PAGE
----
GES clarifies tax deduction on academic intervention fund

The Director General of the Ghana Education Service (GES), Professor Kwasi Opoku-Amankwa, has clarified that all payments in relation to the academic intervention (Extra Classes) released by the government are to attract tax deduction of 10 percent.

According to him the monies were to be deducted by the paying officers at the individual schools and remitted to the Ghana Revenue Authority at the end of all payments.

The government has released GH¢56million to cater for the cost of academic intervention (extra classes) organized for students in public Senior High Schools (SHS) in the country.

The amount was for the first semester of the 2018/2019 academic year and also covered the cost of the special intervention made for final year students whose date of reopening was brought forward to January 5 from 25 to enable them prepare adequately for their final examination.

However, the disbursement of the monies to individual beneficiaries had generated some level of furore, following some 10 percent deduction by some bursars at some of schools as withholding tax.

Speaking to the Ghanaian Times in Accra on a revised disbursement plan, Prof. Opoku-Amankwa said the new plan had become necessary to bring clarity on how the funds were to be disbursed, and also address some of the nagging issues that had emerged following the release of the money by the government.

He said the formula for disbursement still remained 80 percent for teaching staff while the remaining 20 percent was for non-teaching staff.

In addition, he explained that 60 percent of the amount for the teaching staff was to be shared equally among all teachers, after which 20 percent of the amount would be disbursed, based on the number of contact hours spent by a teacher with the students.

“The remaining 20 percent of that of the teaching staff is reserved for the heads of the various schools and it must be disbursed in a hierarchical order to cover the head teacher, assistant head teachers, senior house masters and mistresses in that order,” he added.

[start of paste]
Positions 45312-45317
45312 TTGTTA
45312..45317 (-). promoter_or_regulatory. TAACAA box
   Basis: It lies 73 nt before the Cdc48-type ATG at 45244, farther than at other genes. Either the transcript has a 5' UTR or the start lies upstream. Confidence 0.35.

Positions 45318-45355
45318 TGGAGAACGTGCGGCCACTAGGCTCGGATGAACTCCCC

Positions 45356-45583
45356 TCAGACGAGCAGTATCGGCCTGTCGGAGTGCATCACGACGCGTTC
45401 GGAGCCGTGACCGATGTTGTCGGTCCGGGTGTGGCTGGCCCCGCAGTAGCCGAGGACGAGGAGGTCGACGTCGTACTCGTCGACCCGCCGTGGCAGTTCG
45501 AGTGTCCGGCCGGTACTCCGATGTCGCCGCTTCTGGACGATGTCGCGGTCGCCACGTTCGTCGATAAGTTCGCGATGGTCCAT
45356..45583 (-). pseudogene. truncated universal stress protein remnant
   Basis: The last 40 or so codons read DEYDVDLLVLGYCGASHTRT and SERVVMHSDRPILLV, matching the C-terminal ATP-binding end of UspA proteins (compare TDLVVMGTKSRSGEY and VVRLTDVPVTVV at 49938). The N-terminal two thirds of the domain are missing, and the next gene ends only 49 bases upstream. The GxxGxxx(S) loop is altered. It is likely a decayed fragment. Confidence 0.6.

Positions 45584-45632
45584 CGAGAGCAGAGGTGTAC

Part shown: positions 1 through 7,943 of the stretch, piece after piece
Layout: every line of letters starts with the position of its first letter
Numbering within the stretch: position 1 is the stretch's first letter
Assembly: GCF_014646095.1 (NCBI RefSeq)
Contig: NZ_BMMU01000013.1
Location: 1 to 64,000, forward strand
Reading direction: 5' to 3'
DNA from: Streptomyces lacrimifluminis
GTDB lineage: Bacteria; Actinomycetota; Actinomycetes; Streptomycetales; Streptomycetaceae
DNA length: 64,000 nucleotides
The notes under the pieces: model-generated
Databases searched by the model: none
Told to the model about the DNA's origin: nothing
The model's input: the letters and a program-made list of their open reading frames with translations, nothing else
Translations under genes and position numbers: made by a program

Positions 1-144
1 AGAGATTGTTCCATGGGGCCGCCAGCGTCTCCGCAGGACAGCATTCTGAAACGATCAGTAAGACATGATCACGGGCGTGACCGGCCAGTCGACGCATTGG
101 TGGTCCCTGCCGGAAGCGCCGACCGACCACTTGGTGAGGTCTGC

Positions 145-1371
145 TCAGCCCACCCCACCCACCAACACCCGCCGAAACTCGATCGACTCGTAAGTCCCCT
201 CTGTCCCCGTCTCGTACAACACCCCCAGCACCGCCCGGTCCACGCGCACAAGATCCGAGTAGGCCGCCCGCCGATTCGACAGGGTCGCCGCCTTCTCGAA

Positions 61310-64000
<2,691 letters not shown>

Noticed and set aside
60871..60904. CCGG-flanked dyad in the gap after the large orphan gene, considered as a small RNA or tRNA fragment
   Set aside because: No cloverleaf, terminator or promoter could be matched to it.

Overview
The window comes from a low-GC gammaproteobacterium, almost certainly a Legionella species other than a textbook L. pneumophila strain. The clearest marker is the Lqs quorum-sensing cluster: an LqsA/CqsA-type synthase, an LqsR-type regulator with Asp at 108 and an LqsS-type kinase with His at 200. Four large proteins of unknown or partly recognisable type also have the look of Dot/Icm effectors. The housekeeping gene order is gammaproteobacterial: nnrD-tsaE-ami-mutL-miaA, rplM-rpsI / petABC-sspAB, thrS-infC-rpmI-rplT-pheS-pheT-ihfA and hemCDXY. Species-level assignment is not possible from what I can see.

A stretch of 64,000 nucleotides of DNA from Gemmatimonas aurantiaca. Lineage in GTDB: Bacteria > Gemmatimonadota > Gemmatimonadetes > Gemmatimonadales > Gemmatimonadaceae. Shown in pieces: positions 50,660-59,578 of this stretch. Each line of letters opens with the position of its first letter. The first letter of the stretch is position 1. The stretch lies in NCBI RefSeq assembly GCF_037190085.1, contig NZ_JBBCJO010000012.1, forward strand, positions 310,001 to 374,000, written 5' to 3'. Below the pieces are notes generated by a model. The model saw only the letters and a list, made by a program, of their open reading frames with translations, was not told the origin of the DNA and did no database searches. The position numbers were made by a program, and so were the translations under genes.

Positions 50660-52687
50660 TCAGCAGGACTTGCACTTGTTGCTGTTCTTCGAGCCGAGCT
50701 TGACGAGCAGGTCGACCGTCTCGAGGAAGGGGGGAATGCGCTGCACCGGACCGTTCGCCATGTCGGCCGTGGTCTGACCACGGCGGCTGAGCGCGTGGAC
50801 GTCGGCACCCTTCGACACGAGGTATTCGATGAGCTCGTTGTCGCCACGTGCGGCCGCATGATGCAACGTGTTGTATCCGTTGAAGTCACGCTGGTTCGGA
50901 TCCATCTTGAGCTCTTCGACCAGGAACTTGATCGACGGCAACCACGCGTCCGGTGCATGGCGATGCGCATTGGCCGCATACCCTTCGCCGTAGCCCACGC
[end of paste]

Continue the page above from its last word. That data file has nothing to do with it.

For non-teaching staff, he said 50 percent of the 20 percent allocated to them was to serve as the base rate for all beneficiaries with priority given to the kitchen staff

Prof. Opoku-Amankwa said the GES had so far disbursed GH¢52.6million to the schools which had submitted all the necessary documentations for payment out of the GH¢56million, stressing that “Some of the schools have not submitted the necessary documentation but their monies would be released to them immediately they satisfy the necessary preconditions.”

Last year, the government announced an academic intervention grant of GH¢50 per student as part of measures to replace fees for extra classes and other learning initiatives required to be paid by parents.

The intervention was to ensure that no student was denied access and also serve as an incentive for the teachers in the improvement and access to quality and equitable education for all.

Furthermore, the government had also cleared the capitation grant and Senior High Schools (SHS) Technical Vocational Educational Training (TVET) subsidy of GH¢8.6million and GH¢28 million which had been outstanding since 2016 respectively.


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